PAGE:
Meet The Ladies Who Changed American Style

If you're a fan of Teruyoshi Hayashida's seminal preppy-fashion playbook Take Ivy, or Patricia Mears' Ivy Style, you may have found yourself wondering what the ladies were doing while midcentury men were getting natty in Brooks Brothers tweeds, bucks, and beat-up chinos. Well, the answer to that question has finally arrived, in the form of Rebecca C. Tuite's Seven Sisters Style, a beautifully illustrated, intensively researched celebration of the all-American preppy style pioneered by the women of the Seven Sisters Colleges — consider it a Take Ivy for the distaff set.
The book is, of course, an easy sell to vintage obsessives and midcentury aficionadas — who are surely already taking notes on Seven Sisters' bermuda-shorts-and-blazer combos. But, the book holds fascination even for those not planning to pair a Shetland sweater with saddle shoes any time soon. While it may be easy to dismiss preppy style as the province of a certain era's elite, those women pioneered and codified a prim-meets-slouchy style of dressing that, for the first time, incorporated sportswear and borrowed freely from masculine style. It was a breath of fresh air after a decade of twin sets, crinolines, and kitten heels (which, to be fair, are represented here, too — dungarees don't exactly fly at the spring formal).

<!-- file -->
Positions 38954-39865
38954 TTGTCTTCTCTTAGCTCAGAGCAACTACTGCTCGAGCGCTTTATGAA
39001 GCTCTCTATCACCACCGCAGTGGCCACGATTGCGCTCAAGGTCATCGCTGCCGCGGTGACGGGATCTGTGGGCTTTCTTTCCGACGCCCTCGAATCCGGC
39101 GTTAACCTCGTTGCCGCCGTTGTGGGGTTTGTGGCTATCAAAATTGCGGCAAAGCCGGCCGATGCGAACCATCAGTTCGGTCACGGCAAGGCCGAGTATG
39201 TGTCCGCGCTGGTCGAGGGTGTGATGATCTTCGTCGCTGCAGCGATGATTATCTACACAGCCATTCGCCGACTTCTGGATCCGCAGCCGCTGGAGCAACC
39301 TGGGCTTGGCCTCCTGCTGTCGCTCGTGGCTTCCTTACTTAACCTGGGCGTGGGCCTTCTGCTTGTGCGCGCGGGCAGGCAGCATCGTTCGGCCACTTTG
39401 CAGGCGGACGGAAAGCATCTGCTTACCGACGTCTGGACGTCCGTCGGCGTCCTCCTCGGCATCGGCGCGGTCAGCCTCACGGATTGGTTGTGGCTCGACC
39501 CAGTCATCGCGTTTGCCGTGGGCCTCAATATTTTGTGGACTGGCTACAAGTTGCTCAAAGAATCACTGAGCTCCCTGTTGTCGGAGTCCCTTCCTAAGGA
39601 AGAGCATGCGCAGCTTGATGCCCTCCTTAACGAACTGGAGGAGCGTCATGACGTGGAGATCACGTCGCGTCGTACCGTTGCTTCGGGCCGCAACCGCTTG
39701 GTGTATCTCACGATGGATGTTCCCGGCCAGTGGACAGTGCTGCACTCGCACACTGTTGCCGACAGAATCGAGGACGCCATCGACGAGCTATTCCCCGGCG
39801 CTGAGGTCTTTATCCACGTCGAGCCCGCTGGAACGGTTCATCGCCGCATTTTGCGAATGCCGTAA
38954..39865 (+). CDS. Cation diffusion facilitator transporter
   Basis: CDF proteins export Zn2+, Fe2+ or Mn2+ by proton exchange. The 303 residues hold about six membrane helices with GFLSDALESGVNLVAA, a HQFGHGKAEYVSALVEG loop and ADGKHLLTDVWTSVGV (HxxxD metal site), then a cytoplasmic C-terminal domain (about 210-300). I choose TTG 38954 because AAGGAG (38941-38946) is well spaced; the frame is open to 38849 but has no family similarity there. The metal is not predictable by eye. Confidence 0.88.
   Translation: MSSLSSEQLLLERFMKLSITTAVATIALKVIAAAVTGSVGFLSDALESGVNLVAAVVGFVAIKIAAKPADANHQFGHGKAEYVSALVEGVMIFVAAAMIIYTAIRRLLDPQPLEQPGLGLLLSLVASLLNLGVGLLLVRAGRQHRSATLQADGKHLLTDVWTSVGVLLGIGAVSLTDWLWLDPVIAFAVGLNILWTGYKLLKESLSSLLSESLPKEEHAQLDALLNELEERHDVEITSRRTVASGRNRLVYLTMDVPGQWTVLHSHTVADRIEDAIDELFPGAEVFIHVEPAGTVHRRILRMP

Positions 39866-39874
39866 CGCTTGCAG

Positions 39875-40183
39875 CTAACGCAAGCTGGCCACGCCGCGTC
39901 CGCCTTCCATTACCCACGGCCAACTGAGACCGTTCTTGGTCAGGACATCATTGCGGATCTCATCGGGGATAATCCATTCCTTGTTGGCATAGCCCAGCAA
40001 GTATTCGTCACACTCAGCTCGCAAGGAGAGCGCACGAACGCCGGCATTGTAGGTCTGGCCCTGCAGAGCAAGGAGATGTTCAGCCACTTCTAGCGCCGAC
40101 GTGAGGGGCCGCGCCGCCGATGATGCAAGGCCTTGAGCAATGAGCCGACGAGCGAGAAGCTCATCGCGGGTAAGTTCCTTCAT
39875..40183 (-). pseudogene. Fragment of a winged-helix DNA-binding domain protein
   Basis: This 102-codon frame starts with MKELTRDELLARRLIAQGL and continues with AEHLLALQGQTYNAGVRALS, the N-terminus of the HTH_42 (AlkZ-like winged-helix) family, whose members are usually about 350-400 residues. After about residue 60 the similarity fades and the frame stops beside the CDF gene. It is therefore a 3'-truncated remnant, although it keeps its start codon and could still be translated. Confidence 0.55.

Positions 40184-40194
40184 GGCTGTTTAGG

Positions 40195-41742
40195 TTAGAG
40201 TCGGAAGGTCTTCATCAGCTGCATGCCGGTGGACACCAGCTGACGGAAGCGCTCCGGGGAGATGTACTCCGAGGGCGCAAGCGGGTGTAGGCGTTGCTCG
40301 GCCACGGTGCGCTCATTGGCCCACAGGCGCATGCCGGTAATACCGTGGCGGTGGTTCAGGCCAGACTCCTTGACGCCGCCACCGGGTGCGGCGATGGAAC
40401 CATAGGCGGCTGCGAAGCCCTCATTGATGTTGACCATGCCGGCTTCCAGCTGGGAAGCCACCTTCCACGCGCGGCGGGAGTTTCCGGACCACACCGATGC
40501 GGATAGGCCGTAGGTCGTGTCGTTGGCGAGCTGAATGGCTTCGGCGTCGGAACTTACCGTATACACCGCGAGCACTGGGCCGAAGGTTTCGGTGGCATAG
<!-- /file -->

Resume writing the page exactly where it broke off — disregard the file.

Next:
The Seven Sisters' style changed how all women dressed and it became known the world over as inherently American. A lot of ink has been spilled in the past few years celebrating male Ivy style — Seven Sisters Style is, finally, the companion piece we've been waiting for.
Watch the trailer video below, then click ahead for some of our favorite lady-prep looks.

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